The second stage of this inquiry simply requires a visual and aural comparison of the disputed domain name to the proven trademarks. In undertaking that comparison, it is permissible in the present circumstances to disregard the generic Top-Level Domain (“gTLD”) component as a functional aspect of the domain name system. See, e.g., WIPO Overview of WIPO Panel Views on Selected UDRP Questions, Third Edition (“WIPO Overview 3.0”), sections 1.7 and 1.11 . Questions such as the scope of the trademark rights, the geographical location of the respective parties and other considerations that may be relevant to an assessment of infringement under trademark law are not relevant at this stage. Such matters, if relevant, may fall for consideration under the other elements of the Policy.
Disregarding the “.com” gTLD, therefore, the disputed domain name differs from the Complainant’s trademark only by the omission of the letter “e” immediately before the final “s”. This kind of obvious variation has long been regarded as confusingly similar for the purposes of the Policy as a form of “typosquatting”. See WIPO Overview 3.0, section 1.14.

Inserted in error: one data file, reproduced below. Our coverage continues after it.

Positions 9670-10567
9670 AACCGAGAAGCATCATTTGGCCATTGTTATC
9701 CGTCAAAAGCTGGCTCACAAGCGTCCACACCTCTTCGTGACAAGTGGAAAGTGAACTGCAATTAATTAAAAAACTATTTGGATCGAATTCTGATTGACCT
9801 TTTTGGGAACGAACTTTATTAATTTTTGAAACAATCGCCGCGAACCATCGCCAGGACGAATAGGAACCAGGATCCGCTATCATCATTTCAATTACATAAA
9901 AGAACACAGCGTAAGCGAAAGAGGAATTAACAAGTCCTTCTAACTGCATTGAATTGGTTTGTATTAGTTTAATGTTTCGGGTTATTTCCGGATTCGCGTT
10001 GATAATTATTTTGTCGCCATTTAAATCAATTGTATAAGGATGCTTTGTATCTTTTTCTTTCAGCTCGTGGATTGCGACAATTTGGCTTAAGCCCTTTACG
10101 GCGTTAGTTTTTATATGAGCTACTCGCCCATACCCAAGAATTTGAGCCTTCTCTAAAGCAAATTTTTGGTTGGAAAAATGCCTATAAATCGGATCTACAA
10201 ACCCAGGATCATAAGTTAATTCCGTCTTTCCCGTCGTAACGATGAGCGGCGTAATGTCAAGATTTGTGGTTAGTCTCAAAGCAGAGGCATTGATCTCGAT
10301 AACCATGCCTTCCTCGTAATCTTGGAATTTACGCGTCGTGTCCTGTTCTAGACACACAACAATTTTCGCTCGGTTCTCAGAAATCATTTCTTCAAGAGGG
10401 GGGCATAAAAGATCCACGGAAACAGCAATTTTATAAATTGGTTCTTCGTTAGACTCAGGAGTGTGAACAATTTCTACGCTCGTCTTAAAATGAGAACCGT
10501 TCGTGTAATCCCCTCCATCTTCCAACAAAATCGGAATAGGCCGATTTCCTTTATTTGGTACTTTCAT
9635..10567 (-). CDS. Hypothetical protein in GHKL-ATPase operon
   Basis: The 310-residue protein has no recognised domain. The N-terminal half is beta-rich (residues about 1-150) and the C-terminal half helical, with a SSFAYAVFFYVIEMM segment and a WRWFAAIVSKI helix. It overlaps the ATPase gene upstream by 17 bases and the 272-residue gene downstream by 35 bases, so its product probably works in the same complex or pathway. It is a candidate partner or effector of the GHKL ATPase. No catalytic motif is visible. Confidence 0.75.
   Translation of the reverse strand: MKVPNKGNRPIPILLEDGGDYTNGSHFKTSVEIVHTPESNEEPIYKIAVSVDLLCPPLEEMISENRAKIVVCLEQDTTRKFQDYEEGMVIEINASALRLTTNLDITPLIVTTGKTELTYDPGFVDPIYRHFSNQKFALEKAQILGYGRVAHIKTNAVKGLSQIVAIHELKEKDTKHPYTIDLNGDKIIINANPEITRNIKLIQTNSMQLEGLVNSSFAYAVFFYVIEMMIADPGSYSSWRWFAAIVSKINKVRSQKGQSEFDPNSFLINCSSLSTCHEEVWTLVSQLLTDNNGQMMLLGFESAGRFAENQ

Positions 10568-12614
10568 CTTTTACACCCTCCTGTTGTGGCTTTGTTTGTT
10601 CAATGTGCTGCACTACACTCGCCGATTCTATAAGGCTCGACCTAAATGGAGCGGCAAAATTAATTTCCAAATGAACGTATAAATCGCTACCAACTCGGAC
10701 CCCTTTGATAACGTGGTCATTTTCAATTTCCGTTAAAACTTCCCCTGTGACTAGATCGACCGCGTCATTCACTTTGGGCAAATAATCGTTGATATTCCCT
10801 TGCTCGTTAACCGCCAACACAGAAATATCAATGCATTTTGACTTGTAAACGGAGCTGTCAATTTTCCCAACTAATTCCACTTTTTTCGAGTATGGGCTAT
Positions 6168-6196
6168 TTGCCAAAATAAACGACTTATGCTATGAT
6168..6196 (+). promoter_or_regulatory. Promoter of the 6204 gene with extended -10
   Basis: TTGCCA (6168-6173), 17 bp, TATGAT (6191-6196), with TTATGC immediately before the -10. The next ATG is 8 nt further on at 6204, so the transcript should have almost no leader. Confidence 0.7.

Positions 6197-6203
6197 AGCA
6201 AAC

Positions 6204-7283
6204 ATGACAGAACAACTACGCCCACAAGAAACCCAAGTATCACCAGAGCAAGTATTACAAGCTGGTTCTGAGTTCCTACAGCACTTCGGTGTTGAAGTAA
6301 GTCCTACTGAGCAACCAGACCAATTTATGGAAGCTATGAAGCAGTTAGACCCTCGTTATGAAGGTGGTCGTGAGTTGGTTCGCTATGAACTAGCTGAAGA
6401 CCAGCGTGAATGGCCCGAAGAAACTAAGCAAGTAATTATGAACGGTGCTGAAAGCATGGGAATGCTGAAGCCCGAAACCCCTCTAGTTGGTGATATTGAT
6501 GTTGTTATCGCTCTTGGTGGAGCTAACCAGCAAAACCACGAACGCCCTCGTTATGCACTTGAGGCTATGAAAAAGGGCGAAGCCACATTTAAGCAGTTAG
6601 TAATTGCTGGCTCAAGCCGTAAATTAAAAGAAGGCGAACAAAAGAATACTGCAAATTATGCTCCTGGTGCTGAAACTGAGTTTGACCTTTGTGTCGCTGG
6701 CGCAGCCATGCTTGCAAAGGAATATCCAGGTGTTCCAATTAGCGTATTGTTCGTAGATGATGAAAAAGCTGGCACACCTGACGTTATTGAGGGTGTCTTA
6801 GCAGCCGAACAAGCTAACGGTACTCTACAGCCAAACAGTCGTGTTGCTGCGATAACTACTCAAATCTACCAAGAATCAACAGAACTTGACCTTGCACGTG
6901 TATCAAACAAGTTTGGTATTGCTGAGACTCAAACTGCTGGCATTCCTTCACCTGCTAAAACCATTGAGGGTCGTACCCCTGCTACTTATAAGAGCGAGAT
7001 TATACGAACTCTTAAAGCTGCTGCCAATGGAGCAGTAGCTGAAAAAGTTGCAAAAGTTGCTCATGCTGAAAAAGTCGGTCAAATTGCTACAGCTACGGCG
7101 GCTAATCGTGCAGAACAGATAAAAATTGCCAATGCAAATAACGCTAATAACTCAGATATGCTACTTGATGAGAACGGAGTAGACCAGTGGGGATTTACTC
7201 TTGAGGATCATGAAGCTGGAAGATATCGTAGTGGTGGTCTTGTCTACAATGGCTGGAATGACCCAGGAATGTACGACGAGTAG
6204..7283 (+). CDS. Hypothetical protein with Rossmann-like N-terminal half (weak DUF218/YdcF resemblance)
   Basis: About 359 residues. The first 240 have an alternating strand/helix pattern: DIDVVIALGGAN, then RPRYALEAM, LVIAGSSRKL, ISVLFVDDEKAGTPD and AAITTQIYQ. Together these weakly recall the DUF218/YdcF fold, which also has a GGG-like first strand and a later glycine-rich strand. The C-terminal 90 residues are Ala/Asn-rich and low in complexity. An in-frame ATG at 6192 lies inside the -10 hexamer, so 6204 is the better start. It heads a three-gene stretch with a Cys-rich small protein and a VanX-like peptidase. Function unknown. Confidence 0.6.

Accordingly, the Panel finds that the Complainant has established that the disputed domain name is confusingly similar to the Complainant’s trademarks and the requirement under the first limb of the Policy is satisfied.
B. Rights or Legitimate Interests
The second requirement the Complainant must prove is that the Respondent has no rights or legitimate interests in the disputed domain name.
Paragraph 4(c) of the Policy provides that the following circumstances can be situations in which the Respondent has rights or legitimate interests in a disputed domain name:
(i) before any notice to [the Respondent] of the dispute, [the Respondent’s] use of, or demonstrable preparations to use, the [disputed] domain name or a name corresponding to the [disputed] domain name in connection with a bona fide offering of goods or services; or
(ii) [the Respondent] (as an individual, business, or other organization) has been commonly known by the [disputed] domain name, even if [the Respondent] has acquired no trademark or service mark rights; or